As a long-time devotee to the cause of public transportation, I really enjoy reading your blog. Concur with your entry of May 20 encouraging people to take transit if they want to truly reduce America's dependence on foreign oil. Perhaps I'm a radical, but I actually hope oil prices Do Not return to the $1-2/gallon level, as the only thing that will urge Americans from their cars is the search for cheaper alternatives. Period.

I'm excited about all the dicsussion of the Silver Line extension to the Metro. Since Metro also continues to revisit plans to build a line down M Street/Mass. Ave., I could see that M Street metro and Silver Line shaking out is as follows:

The new Silver Line would be built in phases.

Phase 1 is the construction of the metro out to Tysons and the Airport. This will require the re-alignment of the Blue line, as discussed in your blog and outlined by Metro.

Phase 2 is the construction of the new east-west line from Rosslyn to Stadium/Armory, down M Street and Mass. Ave. In my estimation, the Blue line will eventually be re-aligned permanently over the Yellow Line bridge, with only the occassional train running through Arlington Cemetery and Rosslyn to Downtown.

There are other alternatives, however. The Silver Line could replace the Blue Line entirely on the Virginia side of the Potomac, running from Dulles to Rosslyn to Franconia. This would require riders from Dulles to change trains to reach downtown, and no doubt building some track in Rosslyn to allow the Silver line to "turn right" and head south down the current Blue Line towards Franconia.

I'd personally like to see the Silver line extended southest from East Falls Church to Alexandria (Van Dorn St.), running along Rt. 7/Leesburg Pike. This would provide the beginnings of a "ring line" around DC. In this scheme, the Silver line would be built in 2 phases; Phase 1 as outlined above, and Phase two to connect EFC to Van Dorn. I would then follow that up with connection of the Silver line to a "Purple/Pink Line" (from your proposals), a ring line around the north of town, running fom EFC roughly around the Beltway clockwise, across the Potomac to Grosvenor, and contining to Silver Spring, College Park and New Carrolton.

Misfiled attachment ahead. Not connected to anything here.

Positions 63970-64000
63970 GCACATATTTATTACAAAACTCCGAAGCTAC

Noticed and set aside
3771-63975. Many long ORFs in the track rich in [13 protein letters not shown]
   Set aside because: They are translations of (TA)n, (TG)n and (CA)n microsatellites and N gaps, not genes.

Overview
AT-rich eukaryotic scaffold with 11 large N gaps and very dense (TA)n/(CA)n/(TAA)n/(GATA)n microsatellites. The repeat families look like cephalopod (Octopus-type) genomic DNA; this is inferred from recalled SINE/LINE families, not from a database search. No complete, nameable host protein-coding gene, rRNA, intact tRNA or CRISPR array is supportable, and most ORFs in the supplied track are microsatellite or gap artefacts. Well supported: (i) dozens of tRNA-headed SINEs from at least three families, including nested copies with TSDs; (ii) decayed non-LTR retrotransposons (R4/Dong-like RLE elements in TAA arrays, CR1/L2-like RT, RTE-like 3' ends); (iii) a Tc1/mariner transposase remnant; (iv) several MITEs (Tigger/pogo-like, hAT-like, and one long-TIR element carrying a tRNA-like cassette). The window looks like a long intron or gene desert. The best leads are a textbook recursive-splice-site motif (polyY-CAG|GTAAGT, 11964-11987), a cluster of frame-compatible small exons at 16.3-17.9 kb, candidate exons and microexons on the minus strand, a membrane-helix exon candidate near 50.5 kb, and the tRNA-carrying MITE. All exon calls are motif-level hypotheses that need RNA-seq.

Finally, a third proposal for the Silver Line would avoid Rosslyn altogheter and create an all-new Potomac River crossing at Spout Run from Georgetown, and run along US-29 in Arlington to EFC, never sharing tracks with the orange line and heading out to the Airport. This line could be set up as an express line, avoiding all of the Virginia Orange Line stations entirely, and stopping in only G-town, Convention Center, and Union Station inside the District.

Another alternative that might merit consideration is "splitting" the Yellow line, such that alternating Yellow trains terminate in Franconia and Huntington. The Blue Line would begin at King Street and run through Rosslyn to Downtown, but would be a "reduced-service line" (fewer trains) in order to accommodate the Silver & Orange traffic from Rosslyn to Downtown. I guess I just don't like the idea of splitting the Blue AND Orange lines as outlined in the Metro proposals.

Regardless, the possibility of building the M Street subway is a distant one, which is why I think Metro should give more thought to twin-termini on the Yellow line instead of splitting the Blue and Orange lines.

Thanks for entertaining my thoughts, and keep on pressing the cause of mass transit - there are those of us who are fully "on board"!

Brady Dorman said...

Great blog. I cringe every time I hear that stupid Chrysler / "Refuling America" commercial